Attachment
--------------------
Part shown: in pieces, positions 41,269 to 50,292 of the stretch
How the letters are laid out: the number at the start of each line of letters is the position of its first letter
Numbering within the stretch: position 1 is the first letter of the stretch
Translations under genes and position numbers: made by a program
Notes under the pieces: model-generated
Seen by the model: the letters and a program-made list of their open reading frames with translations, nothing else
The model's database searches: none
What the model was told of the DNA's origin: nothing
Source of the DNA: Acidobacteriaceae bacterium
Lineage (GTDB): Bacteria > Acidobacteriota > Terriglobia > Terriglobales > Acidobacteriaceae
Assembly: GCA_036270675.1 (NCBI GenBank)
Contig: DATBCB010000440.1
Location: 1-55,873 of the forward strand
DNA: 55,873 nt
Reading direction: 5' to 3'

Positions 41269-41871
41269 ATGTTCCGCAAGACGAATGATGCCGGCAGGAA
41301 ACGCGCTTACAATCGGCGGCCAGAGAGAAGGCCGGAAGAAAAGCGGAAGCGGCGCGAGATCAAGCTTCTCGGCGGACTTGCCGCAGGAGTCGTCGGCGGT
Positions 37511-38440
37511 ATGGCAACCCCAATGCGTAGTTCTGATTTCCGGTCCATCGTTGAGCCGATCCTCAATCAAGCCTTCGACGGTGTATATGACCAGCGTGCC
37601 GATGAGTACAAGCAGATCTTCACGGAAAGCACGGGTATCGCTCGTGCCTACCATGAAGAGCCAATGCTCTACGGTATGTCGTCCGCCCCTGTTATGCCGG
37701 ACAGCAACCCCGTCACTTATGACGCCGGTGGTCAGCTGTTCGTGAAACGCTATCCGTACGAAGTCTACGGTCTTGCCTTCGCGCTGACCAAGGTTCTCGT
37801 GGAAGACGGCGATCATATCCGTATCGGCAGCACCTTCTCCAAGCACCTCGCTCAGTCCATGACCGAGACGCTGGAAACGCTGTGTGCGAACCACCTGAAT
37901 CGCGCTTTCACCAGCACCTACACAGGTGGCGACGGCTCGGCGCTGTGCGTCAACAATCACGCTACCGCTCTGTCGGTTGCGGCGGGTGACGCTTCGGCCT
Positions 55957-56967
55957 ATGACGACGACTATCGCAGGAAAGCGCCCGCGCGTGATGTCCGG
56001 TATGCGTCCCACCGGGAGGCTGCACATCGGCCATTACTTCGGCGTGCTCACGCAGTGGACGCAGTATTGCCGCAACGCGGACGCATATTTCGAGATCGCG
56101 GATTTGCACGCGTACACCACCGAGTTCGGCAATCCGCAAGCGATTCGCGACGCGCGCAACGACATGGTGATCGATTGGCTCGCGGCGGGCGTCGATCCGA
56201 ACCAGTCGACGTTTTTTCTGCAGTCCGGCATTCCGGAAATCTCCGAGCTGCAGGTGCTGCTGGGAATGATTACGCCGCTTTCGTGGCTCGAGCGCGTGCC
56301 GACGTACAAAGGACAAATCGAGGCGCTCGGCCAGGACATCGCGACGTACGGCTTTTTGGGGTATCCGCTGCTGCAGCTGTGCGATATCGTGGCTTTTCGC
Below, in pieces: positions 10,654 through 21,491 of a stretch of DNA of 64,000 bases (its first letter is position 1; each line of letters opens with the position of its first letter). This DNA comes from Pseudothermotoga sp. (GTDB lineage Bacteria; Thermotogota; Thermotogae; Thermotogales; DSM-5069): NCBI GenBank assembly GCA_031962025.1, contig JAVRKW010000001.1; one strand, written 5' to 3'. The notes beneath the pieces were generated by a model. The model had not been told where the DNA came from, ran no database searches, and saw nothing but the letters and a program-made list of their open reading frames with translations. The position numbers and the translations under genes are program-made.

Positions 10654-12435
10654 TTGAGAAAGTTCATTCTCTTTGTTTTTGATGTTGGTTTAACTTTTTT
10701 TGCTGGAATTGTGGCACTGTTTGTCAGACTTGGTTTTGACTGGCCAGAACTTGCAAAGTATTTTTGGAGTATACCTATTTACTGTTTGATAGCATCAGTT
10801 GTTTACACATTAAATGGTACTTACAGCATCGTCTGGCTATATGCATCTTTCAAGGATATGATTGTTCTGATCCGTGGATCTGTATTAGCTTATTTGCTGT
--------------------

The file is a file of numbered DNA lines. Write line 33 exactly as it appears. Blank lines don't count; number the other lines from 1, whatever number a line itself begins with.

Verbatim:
10654 TTGAGAAAGTTCATTCTCTTTGTTTTTGATGTTGGTTTAACTTTTTT